Twenty one passed before he was reported missing by the family. Not long after, John Doe was determined to be James. The father of the most famous man in the world had been killed. Now the hunt was on for who had done it.
“It’s been a very tough time for me to deal with it, and I don’t really have any feelings against them yet. I guess because it hasn’t really sunk in yet,” Michael Jordan to Oprah Winfrey about the killers three months after his father’s death in 1993.
The news of James Jordan’s murder spread like wildfire.
Many initially speculated that it was a hit on the patriarch that was somehow related to his son’s gambling, but that was quickly debunked.
On Aug. 16, 1993, police in Fayetteville, North Carolina, arrested Daniel Green and Larry Demery, both 18, and charged them with murder in the first degree, conspiracy to commit armed robbery and armed robbery. They faced the death penalty.
Investigators said they began tracing calls made from the Lexus. Police said that over four days, 36 calls were made from James' car phone before the vehicle was abandoned. Days after the shooting, Daniel Green appeared in a music video wearing James' unique 1986 All-Star ring and gold watch. Green would later say he got the items when he was helping dispose of the body.
Jim Coman, an agent from the North Carolina Bureau of Investigation, said at a press conference at the time that James' killing was "the kind of random violence that all the public was concerned about and afraid of."
“Once they realized that it was Michael Jordan's father, they wanted to make sure they tried to cover their tracks the best way they could," Cumberland County Chief of Detectives Art Binder said of the teens. "It took them awhile before they decided South Carolina would be the place they would put the body.”
When cops found the car, it was stripped and had little to no blood inside.
"Every gunshot wound does not produce a lot of blood, and this particular case produced no blood in the interior of the car," Binder said.
The duo planned to carjack unsuspecting tourists in the middle of the night near a roadside motel when they noticed the Lexus parked nearby, according to reports. The duo didn’t realize who they carjacked until they started searching his belongings, officials said.
In a statement to police during his arrest, Demery said that it was Green who fired the gun. In April 1995, Demetry pleaded guilty to the murder charge against him and would later testify against his friend. Like Green, Demery was facing the death penalty but would not be sentenced until his friend’s trial concluded.
“The most positive thing I can take from my father not being here with me today is that he saw my last basketball game. And that means a lot,” Michael Jordan to the media when he announced his first retirement in 1993.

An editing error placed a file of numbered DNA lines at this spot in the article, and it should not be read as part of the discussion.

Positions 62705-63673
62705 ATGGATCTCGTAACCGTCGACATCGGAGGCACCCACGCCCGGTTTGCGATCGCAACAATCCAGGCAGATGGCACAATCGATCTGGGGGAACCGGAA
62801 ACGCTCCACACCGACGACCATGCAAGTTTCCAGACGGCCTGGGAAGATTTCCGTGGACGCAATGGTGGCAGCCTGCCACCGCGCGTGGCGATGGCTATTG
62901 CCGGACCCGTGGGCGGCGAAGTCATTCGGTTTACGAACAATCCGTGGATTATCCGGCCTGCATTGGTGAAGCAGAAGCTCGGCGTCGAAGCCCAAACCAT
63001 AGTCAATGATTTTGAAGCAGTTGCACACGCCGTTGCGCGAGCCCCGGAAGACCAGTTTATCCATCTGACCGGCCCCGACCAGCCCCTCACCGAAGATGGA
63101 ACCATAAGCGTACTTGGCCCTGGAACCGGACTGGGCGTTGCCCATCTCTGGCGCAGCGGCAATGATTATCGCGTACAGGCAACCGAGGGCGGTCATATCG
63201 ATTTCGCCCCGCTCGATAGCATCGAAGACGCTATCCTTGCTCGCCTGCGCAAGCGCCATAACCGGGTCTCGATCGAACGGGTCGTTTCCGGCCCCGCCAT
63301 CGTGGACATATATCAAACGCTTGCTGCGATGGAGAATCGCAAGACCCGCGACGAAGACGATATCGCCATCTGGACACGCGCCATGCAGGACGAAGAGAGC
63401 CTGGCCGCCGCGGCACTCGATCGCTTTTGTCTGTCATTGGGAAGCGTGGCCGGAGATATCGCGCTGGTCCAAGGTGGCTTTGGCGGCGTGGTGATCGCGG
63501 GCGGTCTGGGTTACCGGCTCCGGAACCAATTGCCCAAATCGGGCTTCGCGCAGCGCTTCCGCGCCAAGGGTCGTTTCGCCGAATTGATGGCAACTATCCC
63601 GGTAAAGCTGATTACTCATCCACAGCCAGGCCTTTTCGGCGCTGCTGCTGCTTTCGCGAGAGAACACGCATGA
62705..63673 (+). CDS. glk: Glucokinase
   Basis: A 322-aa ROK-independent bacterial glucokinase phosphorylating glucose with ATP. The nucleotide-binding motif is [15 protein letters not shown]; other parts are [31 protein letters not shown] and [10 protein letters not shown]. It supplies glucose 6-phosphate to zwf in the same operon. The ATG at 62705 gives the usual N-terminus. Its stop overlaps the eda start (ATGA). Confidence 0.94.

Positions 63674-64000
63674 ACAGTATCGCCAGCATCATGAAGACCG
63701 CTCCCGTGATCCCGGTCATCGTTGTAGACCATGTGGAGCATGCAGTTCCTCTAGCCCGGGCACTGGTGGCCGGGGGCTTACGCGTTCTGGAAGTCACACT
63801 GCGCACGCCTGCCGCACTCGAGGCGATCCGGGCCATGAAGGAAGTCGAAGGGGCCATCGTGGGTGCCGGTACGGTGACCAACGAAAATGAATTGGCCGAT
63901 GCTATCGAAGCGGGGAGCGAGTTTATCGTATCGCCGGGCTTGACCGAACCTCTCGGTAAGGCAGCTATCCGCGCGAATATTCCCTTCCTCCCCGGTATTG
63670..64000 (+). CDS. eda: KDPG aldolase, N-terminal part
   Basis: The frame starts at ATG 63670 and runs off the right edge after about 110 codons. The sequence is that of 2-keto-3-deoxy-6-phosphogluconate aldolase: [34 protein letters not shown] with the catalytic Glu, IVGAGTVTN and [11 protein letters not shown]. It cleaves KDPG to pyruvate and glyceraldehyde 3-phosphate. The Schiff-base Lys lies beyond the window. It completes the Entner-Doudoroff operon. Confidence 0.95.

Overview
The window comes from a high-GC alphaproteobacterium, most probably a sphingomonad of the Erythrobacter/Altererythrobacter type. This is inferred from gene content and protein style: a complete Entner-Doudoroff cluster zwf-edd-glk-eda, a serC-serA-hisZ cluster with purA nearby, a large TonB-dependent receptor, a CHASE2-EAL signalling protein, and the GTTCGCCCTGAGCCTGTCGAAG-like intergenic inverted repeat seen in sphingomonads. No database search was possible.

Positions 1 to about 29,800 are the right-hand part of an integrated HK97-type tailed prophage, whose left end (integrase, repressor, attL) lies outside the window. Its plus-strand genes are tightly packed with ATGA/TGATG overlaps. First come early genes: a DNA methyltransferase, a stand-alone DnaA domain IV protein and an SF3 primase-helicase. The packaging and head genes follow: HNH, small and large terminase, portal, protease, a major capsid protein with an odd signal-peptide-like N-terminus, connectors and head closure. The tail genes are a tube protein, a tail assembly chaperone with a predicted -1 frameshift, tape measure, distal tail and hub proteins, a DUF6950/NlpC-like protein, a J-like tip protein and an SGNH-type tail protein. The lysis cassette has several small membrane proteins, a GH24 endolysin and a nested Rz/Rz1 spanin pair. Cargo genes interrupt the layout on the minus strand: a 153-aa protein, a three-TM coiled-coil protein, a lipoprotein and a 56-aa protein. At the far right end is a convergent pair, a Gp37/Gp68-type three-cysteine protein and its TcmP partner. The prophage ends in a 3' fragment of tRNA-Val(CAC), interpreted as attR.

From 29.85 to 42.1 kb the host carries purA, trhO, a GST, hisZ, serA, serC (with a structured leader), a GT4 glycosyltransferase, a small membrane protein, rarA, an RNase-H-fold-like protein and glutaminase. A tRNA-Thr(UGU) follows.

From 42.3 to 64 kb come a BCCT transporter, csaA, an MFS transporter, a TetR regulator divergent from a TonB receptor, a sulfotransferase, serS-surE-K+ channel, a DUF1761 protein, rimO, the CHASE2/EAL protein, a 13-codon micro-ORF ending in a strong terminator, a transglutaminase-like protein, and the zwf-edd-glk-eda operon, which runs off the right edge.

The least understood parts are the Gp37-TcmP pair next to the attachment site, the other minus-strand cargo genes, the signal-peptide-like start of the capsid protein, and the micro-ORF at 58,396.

The family held a small funeral on Aug. 15, 1993. James' ashes rest at a cemetery next to a church in Teachy, North Carolina.
In January 1996, Green’s trial began. Demery took the stand to say that it was his friend who pulled the trigger. Green’s defense team argued that it was Demery who got their client involved in the aftermath of the shooting and he was never at the scene.
Nearly two months later, a jury found Green guilty of murder. In July 1993, both men were sentenced to life behind bars.
Green was also sentenced to life plus 10 years for conspiracy to commit robbery.
After being originally sentenced to life plus 40 years, Demery was resentenced in 2008 to just one life term, which made him eligible for parole.
In early 2020, Demery was up for parole again. His case is being reviewed.
“Demery has been denied parole twice: August of 2013 and October of 2016. He came up for parole review in August of 2019, the case was heard by the Post Release Supervision and Parole Commission, and no decision was rendered,” the North Carolina Department of Public Safety said to InsideEdition.com.
As for Green, he maintains he did not pull the trigger but did help dispose of the body. In 2018, a judge blocked his appeal for a new trial. He is up for parole in October 2021, according to the North Carolina Department of Public Safety.
Fifty two days after his father’s murder, Michael Jordan shocked the sporting world when he announced his first retirement from basketball. The game that had given so much had lost its most prolific star. Jordan took a brief sabbatical and opted to try his talents at baseball, his father’s favorite sport.
In February 1994, he signed with the Birmingham Barons, becoming a member of the Chicago White Sox minor league baseball team. After one season, he returned to the NBA in the spring of 1995.
Jordan would later win three more championships with the Chicago Bulls before leaving the team in 1998 and retiring for a second time. He would later join the Washington Wizards in 2001 and played for them until 2003 when he was reportedly asked to leave the club.
Jordan is still considered the greatest basketball player of all time by many, including his contemporaries. He is still a global figure thanks to his iconic sneaker and clothing brands and currently owns part of the Charlotte Hornets. He was inducted into the NBA Hall of Fame in 2009 and in 2014, was named by Forbes magazine as the first billionaire basketball star.
"My father used to say that it’s never too late to do anything you wanted to do," Jordan told The New York Times in 1994. "And he said you never know what you can accomplish until you try."